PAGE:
It is widely known that such Western institutions as the museum, the university, and the penitentiary shaped Japan’s emergence as a modern nation-state. Less commonly recognized is the role played by the distinctly hybrid institution—at once museum, laboratory, and prison—of the zoological garden. In this eye-opening study of Japan’s first modern zoo, Tokyo’s Ueno Imperial Zoological Gardens, opened in 1882, Ian Jared Miller offers a refreshingly unconventional narrative of Japan’s rapid modernization and changing relationship with the natural world. As the first zoological garden in the world not built under the sway of a Western imperial regime, the Ueno Zoo served not only as a staple attraction in the nation’s capital—an institutional marker of national accomplishment—but also as a site for the propagation of a new “natural” order that was scientifically verifiable and evolutionarily foreordained. As the Japanese empire grew, Ueno became one of the primary sites of imperialist spectacle, a microcosm of the empire that could be traveled in the course of a single day. The meaning of the zoo would change over the course of Imperial Japan’s unraveling and subsequent Allied occupation. Today it remains one of Japan’s most frequently visited places. But instead of empire in its classic political sense, it now bespeaks the ambivalent dominion of the human species over the natural environment, harkening back to its imperial roots even as it asks us to question our exploitation of the planet’s resources.
Ian Jared Miller teaches Japanese history at Harvard University.
“Brilliantly researched and refreshingly original, this study of the Ueno Zoo shows how the human world has been constituted in large part by its engagements with nature and animals—and, conversely, how the zoo reflects larger questions of modernity, desire, violence, and history. Nationalism, empire and colonialism, total war, consumerism, and the culture of capitalism, bio-power and necropolitics, race—readers will be challenged to think about these and other “human” concerns through the supposed garden of nature and animals.” —Takashi Fujitani, Dr. David Chu Professor and Director in Asia Pacific Studies, University of Toronto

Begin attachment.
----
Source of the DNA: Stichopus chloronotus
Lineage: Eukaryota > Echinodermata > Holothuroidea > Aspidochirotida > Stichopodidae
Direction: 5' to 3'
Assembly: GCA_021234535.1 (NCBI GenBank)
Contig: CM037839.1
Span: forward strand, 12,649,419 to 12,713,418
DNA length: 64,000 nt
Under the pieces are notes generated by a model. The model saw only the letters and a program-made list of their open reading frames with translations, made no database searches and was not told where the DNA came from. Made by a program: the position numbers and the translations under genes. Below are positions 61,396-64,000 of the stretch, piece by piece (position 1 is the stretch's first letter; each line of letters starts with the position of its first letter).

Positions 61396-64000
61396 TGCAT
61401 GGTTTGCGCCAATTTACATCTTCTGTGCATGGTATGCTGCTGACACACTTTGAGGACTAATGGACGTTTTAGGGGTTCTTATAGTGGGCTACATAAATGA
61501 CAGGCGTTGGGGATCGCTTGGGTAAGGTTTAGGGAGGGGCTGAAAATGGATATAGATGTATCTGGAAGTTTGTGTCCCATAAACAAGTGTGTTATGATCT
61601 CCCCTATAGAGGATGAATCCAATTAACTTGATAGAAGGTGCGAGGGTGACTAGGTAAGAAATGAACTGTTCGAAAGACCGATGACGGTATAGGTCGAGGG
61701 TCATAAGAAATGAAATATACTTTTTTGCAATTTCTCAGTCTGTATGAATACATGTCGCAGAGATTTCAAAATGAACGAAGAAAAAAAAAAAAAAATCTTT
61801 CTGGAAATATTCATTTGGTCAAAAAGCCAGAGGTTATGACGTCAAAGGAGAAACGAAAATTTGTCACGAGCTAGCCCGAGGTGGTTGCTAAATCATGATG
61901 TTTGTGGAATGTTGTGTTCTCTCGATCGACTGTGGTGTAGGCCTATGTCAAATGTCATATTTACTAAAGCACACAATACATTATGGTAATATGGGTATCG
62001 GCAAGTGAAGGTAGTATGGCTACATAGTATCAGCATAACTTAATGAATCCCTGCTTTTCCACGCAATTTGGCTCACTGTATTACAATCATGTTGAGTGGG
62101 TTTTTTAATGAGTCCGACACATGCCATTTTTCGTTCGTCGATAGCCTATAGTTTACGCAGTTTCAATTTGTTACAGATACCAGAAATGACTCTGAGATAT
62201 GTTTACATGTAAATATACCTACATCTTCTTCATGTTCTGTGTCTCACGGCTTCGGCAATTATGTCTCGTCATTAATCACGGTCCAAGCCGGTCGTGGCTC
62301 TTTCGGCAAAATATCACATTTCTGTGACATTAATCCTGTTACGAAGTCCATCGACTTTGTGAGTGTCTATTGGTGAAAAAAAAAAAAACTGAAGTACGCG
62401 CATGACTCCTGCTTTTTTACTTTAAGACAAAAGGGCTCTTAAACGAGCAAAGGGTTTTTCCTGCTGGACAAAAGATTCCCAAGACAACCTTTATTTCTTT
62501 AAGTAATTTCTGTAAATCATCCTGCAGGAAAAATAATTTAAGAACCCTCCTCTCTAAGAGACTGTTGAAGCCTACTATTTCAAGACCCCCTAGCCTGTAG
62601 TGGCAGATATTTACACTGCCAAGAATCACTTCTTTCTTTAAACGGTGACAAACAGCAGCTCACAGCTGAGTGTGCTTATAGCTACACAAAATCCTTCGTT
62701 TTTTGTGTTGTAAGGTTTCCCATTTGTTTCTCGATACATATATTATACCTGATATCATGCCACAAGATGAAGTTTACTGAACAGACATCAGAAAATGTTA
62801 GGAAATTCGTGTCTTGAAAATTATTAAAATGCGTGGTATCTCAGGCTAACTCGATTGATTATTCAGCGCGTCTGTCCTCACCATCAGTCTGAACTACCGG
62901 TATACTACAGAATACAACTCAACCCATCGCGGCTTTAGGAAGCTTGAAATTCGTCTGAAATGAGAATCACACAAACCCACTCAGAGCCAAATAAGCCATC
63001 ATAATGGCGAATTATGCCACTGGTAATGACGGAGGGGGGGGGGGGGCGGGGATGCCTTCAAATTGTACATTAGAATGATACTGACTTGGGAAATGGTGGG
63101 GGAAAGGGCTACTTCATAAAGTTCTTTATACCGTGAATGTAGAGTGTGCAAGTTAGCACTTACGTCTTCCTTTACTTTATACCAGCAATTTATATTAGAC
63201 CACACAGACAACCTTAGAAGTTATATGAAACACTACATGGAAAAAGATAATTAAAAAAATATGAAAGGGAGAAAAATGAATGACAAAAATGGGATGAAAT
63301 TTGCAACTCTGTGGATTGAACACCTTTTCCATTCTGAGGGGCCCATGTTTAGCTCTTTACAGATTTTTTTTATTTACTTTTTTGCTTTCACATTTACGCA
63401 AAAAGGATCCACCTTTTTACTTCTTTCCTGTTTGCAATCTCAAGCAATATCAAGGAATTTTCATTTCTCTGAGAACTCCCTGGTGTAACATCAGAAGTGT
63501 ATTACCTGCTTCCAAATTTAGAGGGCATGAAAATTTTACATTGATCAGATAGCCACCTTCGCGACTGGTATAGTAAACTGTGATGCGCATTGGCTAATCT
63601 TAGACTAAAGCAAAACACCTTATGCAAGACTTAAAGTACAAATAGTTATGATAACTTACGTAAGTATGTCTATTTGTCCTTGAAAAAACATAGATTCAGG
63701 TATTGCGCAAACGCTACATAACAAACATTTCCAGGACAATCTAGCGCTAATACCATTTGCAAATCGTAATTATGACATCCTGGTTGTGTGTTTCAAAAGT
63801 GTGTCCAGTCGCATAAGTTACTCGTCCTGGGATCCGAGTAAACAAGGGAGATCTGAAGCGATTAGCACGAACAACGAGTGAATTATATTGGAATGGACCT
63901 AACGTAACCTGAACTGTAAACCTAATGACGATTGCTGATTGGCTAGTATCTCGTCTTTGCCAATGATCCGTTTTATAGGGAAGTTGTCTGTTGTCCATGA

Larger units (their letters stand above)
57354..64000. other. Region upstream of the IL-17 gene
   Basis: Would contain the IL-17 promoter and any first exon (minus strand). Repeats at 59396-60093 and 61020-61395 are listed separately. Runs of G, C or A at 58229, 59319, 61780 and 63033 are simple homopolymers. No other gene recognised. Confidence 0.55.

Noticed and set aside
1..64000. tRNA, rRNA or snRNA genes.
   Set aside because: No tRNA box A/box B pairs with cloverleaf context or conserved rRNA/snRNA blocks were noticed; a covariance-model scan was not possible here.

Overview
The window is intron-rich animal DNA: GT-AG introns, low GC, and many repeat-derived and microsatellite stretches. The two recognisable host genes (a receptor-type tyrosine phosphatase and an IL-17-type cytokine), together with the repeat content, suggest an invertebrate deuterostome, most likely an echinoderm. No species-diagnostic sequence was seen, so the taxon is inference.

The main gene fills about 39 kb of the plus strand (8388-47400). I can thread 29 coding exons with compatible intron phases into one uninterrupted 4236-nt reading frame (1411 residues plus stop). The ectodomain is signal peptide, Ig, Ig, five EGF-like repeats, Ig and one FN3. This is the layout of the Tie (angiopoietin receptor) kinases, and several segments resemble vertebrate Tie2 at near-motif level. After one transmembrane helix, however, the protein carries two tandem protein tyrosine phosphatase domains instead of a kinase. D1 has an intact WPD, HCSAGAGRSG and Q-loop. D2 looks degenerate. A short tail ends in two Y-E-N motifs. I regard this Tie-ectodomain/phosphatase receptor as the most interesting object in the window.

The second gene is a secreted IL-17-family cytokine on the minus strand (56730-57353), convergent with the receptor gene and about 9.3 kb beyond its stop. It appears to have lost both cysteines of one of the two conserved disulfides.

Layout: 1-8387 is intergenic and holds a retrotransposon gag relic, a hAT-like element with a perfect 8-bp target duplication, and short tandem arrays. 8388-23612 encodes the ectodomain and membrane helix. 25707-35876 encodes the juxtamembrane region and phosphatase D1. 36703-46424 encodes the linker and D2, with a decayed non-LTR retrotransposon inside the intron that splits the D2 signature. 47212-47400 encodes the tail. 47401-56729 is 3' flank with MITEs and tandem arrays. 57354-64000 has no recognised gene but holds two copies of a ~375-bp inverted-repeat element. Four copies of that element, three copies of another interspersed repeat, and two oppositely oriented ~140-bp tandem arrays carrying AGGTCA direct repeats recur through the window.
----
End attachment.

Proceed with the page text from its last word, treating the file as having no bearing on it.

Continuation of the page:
“In a tumultuous history of the Tokyo Zoo as it has been intertwined with the history of the Japanese nation, Ian Miller reveals the zoo as a site for disciplining subjects and citizens, naturalizing empire, glorifying sacrifice during war, playing out geopolitical rivalries, and spurring mass consumerism. Theoretically sophisticated but accessible and thoroughly engaging, The Nature of the Beasts is an important contribution to our understandings of Japan’s modernization, imperialism, and relationship with the animal world."—William M. Tsutsui, author of Japanese Popular Culture and Globalization
"Miller offers a unique vantage point onto Japan's modern experience. The Nature of the Beasts is deftly and poignantly written. The book is a real gem."—Brett L. Walker, Regents Professor, Montana State University, Bozeman
"The Nature of the Beasts is at once critical, compassionate and profound. The Ueno zoo becomes a stage on which animals, people and nations act out the changing ecological drama of modernity. It is a drama in which we all play a part. We are touched with sorrow by the ritualized sacrifice of majestic animals played out in the culture of total war. This book is a deep reflection on the rise, fall, and transformation of an imperial power and its consequences for the lives of humans and nonhumans alike."—Gregg Mitman, author of Reel Nature: America's Romance with Wildlife on Film
"Ian Miller's compelling book on Japan's foremost zoo makes clear that the cages constructed for nonhuman animals ultimately circumscribe their human captors as well. Japan's modern history, its rise and fall as an imperial power and its postwar place in a world threatened by climate change, are all encapsulated in dramatic events at the Ueno zoological garden."—Julia Adeney Thomas, author of Reconfiguring Modernity: Concepts of Nature in Japanese Political Ideology
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